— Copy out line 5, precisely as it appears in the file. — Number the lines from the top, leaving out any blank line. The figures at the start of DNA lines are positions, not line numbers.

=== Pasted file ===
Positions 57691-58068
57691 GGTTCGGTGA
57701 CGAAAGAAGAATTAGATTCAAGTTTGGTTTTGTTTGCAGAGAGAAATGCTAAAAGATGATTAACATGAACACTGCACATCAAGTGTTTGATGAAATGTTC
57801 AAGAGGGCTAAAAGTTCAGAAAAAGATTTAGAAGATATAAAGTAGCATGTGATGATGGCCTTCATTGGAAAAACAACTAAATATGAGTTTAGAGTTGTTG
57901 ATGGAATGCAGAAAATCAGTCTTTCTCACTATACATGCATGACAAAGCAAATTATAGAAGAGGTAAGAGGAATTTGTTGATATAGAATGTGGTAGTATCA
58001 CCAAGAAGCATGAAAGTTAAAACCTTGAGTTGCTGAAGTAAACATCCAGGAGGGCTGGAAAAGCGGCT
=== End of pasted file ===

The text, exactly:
57901 ATGGAATGCAGAAAATCAGTCTTTCTCACTATACATGCATGACAAAGCAAATTATAGAAGAGGTAAGAGGAATTTGTTGATATAGAATGTGGTAGTATCA